Henry Moore had much less firsthand experience of the Americas than did Gauguin. He gathered most of his knowledge of the ancient American world from his visits to the British Museum. It was there that he was struck by the affinities among the Olmec, Mezcala, Teotihuacan, Toltec, and Huastec carvings and those eleventh-century Romanesque sculptures that he had seen as a boy in the churches of northern England. Following the lead of critic Roger Fry, whose enthusiasm for pre-Columbian art was expressed in his book Vision and Design (1920), Moore looked not only at ancient art itself but at what other modernist sculptors such as Constantin Brancusi were doing with the inspiration from it. His first modernist carvings were done between 1922 and 1924. Braun presents an intricately detailed reading of the development of the artist's taste for Mexican (especially Aztec) and, later, Peruvian pieces. She is quick to note, however, that although Moore "adapted the plastic conventions of Aztec figural sculpture...he ignored their native meaning," expressing (as was so often the case at this time with artists--and art critics) little interest in their societal context, focusing instead on his belief that "the inherent primordial vitality of Mexico's archaic forms could miraculously infuse new life into modern art" (p. 111).
At first Moore seems to have embarked upon his "primitivizing" experiments in art without having immersed himself in the direct experience of the classical tradition. In the mid-1920s, however, he traveled (reluctantly) to Italy to gain firsthand knowledge ("I knew even then that it had to be done," said Moore, "but it was an ordeal" [p. 111]). After this, following the Picasso-initiated vogue for neoclassical nudes, Moore brought about a synthesis of these "discrepant" neoclassical and primitivizing currents in his work. The principal result of this major turning point seems to have been the introduction of the reclining figure, based most closely upon the Toltec-Maya Chacmool figures but also redolent of the inspiration of Picasso's bathers and other nudes. Moore changed the figures gender, however, from male to female. Braun's feminist deconstruction of the artist purposes in doing this represents one of the very few muddled sections of this book. On page 119 Braun falls, uncharacteristically, into the use of academic jargon for an unconvincing reading of Moore's ostensible "equation between lesser race and gender" and his "overt aggressivity toward the female."
Braun astutely notes that it was not until Moore's later middle age that he actually visited the Americas. After winning the sculpture prize at the 1953 Sao Paulo Bienal, he traveled to Brazil and Mexico, returning to Central Mexico and the Yucatan the following year. Yet, Braun remarks, "it was too late for this...to have any meaningful impact on Moore's work...for another thirty years...his output was mainly in the institutionalized role of old master, recapitulating...old formulas" (p. 130).
Like Moore, Frank Lloyd Wright, the subject of Braun's third monographic essay, had little direct contact with pre-Hispanic art, never traveling to Latin America. Nonetheless, as the author makes clear, he (in a way not unlike Gauguin and other nineteenth-century eclectics) viewed its ancient buildings as an "exotic" source to be mixed, in his creative imagination, with equal doses of other non-Western cultures. Although pre-Columbian sources are most clear in the work from 1910 to 1930, one can sense a taste for specifically Mayan design in both earlier buildings as well as later structures such as Taliesin West in Scottsdale, Arizona, or the Guggenheim Museum in New York. Braun seems on slightly shakier ground with some of her comparisons in this section of the book. For example, the discussion of the pre-Hispanic elements in the early Renaissance-inspired Charnley and Winslow houses (in Chicago and River Forest, Ill., respectively) seems somewhat less than convincing (p. 144). Nonetheless the author's astute analysis of Wright's style and ideology as part of the Maya Revival movement measures up to her high standards.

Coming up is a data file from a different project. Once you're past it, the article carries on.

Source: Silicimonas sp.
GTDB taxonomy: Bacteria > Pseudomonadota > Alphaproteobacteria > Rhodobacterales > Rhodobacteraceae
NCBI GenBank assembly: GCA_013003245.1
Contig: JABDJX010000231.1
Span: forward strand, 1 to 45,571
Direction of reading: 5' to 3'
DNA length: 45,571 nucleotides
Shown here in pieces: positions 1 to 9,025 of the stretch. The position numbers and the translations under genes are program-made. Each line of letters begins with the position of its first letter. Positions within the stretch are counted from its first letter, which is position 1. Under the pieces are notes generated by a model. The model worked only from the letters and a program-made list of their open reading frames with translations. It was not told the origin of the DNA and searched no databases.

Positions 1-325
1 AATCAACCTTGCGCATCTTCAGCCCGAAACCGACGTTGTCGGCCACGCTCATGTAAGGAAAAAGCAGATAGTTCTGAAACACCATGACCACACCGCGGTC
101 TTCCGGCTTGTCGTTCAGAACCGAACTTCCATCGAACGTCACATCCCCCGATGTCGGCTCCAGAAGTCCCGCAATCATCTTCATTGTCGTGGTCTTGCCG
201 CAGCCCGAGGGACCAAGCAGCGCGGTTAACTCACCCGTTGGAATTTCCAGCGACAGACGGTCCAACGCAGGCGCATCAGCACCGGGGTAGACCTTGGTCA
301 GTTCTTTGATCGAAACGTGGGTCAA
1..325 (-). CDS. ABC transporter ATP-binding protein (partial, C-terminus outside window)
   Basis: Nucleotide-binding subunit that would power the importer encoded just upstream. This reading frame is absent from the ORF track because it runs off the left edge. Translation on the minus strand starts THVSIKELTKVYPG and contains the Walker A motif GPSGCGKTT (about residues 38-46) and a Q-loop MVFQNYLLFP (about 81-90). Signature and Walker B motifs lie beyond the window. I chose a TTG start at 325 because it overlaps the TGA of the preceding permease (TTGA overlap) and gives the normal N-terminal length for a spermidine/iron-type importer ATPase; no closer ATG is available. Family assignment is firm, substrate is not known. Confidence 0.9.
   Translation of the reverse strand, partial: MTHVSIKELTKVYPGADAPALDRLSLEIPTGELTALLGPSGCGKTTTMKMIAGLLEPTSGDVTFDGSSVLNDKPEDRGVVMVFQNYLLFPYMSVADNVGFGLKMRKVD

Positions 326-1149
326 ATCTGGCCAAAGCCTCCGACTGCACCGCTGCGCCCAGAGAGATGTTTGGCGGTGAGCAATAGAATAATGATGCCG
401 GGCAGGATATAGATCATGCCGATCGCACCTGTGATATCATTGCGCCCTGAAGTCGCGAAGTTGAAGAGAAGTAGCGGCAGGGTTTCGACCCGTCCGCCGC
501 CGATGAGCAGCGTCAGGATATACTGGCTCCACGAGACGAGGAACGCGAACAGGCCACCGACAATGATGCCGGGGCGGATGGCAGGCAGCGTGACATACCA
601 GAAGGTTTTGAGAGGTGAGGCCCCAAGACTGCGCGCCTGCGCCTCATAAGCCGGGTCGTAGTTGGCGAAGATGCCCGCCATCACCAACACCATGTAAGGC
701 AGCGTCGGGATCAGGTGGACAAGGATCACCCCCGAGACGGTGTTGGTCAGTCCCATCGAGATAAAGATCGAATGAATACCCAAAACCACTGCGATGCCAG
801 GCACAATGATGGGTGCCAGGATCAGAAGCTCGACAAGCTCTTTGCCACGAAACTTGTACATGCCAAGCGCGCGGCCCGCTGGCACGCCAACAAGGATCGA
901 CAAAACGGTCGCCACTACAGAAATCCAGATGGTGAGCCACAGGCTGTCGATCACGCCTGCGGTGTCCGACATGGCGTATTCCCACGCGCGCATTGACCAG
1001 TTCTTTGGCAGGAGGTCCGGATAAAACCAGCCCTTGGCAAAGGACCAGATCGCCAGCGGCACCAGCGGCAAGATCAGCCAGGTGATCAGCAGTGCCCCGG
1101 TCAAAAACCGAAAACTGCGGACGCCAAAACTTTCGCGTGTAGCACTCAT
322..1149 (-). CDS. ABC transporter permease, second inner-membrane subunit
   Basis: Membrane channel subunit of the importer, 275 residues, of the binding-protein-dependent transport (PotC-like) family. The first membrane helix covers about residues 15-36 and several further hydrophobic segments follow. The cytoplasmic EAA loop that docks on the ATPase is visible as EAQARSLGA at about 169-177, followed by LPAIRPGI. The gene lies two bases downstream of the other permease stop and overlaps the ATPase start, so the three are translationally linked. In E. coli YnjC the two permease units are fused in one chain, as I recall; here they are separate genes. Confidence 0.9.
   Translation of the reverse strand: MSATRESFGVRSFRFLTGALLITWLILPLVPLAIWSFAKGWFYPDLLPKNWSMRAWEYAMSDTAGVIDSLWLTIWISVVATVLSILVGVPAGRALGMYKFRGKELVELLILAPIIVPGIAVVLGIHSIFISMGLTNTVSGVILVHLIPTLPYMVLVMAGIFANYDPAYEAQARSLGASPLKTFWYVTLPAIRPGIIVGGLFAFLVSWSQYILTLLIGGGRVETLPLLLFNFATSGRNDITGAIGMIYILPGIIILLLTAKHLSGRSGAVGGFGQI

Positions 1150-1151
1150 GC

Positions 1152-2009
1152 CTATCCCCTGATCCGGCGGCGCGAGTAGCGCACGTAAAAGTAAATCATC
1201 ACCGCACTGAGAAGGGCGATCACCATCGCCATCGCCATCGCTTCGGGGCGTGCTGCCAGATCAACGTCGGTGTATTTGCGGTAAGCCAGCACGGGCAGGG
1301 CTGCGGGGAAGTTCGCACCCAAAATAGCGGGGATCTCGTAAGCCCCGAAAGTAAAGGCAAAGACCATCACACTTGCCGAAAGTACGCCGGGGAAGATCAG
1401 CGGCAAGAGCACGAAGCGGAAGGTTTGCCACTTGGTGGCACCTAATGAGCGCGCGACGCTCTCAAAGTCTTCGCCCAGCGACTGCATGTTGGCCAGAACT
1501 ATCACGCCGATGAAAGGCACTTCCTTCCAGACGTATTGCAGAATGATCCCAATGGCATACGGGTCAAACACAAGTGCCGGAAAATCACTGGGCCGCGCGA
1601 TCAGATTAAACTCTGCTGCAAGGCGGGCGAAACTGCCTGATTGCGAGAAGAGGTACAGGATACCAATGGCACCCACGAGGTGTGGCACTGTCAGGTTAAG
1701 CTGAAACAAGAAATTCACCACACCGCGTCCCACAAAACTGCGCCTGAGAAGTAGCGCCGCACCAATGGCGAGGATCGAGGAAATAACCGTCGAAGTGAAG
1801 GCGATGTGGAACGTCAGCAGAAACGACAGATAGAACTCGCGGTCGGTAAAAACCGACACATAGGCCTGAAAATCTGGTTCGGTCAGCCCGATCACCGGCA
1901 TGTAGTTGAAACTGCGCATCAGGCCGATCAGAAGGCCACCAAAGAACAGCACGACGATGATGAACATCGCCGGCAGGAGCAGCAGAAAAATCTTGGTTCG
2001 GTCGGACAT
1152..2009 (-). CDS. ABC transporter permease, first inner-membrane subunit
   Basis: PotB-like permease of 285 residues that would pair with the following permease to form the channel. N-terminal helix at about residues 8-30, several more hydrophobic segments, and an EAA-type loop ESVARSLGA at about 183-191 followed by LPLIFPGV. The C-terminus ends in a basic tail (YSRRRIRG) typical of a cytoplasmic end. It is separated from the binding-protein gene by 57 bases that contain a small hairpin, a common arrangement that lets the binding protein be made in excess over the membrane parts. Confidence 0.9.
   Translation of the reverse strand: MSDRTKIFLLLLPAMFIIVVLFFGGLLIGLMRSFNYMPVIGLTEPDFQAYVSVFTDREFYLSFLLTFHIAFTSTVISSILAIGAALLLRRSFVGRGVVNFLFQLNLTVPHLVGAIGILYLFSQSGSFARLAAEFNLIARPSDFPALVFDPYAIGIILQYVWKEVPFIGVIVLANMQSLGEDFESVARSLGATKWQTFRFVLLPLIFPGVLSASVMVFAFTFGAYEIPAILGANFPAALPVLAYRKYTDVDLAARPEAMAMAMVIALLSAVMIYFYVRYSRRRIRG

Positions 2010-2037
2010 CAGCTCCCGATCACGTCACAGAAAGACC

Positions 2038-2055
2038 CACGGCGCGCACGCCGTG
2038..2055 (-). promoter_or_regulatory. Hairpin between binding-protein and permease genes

It is with the last two artists dealt with by Braun that this book hits its stride. In discussing Rivera's complex relationship to pre-Hispanic art, Braun analyzes the political climate of post-Revolutionary Mexico when the artist returned from a lengthy sojourn in Europe. Archaeology was a burgeoning industry, supported by the state, which sought legitimization in pre-conquest communalism for its land reform and other social programs. This sparked Rivera's enthusiasm for virtually all aspects of ancient Mexico (with the exception of the achievements of the Maya) and led him to depict many ancient themes as well as a wide variety of popular types from contemporary Mexican life in his murals and canvas paintings. Braun's close reading of Rivera's work places him squarely within the aesthetic and political contexts of Mexico as well as the United States where, in the 1930s (with the decline of Mexican government patronage for murals he worked painting frescoes. Rejecting the many romanticizing myths that Rivera himself and many others have created about his art and its sociopolitical motives, Braun examines his career under a microscope of tempered skepticism that helps her, and the reader, arrive at a fulfilling and lucid assessment of the contributions of this complex and often contradictory master.(7) It is especially gratifying that Braun does not limit her discussion to the well-known monuments dissected in practically every treatise on Rivera's art. Instead she balances her argument by considering the iconography of such lesser discussed later projects as the Rio Lerma Waterworks mosaic (1951) and the fresco for the Hospital de la Raza (1953 both in Mexico City. A careful analysis of the artist's own collection of pre-Hispanic art (now installed in the mausoleumlike house called Anahuacalli, in Mexico City both in terms of content and the political strategies that his collecting implied, completes this excellent chapter on Rivera.